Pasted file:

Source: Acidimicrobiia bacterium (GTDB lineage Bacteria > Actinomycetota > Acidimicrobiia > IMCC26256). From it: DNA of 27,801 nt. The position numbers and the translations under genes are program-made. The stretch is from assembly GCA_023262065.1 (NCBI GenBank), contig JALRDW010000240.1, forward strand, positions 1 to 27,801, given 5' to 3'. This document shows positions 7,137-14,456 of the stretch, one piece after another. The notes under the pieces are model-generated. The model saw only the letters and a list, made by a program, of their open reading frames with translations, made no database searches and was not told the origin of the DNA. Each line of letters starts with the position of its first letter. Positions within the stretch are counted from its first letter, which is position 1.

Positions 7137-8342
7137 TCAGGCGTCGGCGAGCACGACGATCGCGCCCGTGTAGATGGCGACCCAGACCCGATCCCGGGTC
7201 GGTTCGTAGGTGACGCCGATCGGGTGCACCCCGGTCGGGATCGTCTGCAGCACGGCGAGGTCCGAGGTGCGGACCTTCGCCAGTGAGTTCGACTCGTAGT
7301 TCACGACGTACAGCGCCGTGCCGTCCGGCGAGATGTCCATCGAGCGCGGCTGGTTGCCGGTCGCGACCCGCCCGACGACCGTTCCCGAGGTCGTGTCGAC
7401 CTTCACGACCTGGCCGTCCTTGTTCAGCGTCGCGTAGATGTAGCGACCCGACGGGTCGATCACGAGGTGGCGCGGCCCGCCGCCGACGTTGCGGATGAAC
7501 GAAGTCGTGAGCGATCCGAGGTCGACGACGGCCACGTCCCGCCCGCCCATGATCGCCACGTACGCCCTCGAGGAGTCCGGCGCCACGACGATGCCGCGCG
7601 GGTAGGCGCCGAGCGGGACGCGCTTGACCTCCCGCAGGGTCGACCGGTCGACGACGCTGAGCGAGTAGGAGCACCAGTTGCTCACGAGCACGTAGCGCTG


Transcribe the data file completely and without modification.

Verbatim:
Source: Acidimicrobiia bacterium (GTDB lineage Bacteria > Actinomycetota > Acidimicrobiia > IMCC26256). From it: DNA of 27,801 nt. The position numbers and the translations under genes are program-made. The stretch is from assembly GCA_023262065.1 (NCBI GenBank), contig JALRDW010000240.1, forward strand, positions 1 to 27,801, given 5' to 3'. This document shows positions 7,137-14,456 of the stretch, one piece after another. The notes under the pieces are model-generated. The model saw only the letters and a list, made by a program, of their open reading frames with translations, made no database searches and was not told the origin of the DNA. Each line of letters starts with the position of its first letter. Positions within the stretch are counted from its first letter, which is position 1.

Positions 7137-8342
7137 TCAGGCGTCGGCGAGCACGACGATCGCGCCCGTGTAGATGGCGACCCAGACCCGATCCCGGGTC
7201 GGTTCGTAGGTGACGCCGATCGGGTGCACCCCGGTCGGGATCGTCTGCAGCACGGCGAGGTCCGAGGTGCGGACCTTCGCCAGTGAGTTCGACTCGTAGT
7301 TCACGACGTACAGCGCCGTGCCGTCCGGCGAGATGTCCATCGAGCGCGGCTGGTTGCCGGTCGCGACCCGCCCGACGACCGTTCCCGAGGTCGTGTCGAC
7401 CTTCACGACCTGGCCGTCCTTGTTCAGCGTCGCGTAGATGTAGCGACCCGACGGGTCGATCACGAGGTGGCGCGGCCCGCCGCCGACGTTGCGGATGAAC
7501 GAAGTCGTGAGCGATCCGAGGTCGACGACGGCCACGTCCCGCCCGCCCATGATCGCCACGTACGCCCTCGAGGAGTCCGGCGCCACGACGATGCCGCGCG
7601 GGTAGGCGCCGAGCGGGACGCGCTTGACCTCCCGCAGGGTCGACCGGTCGACGACGCTGAGCGAGTAGGAGCACCAGTTGCTCACGAGCACGTAGCGCTG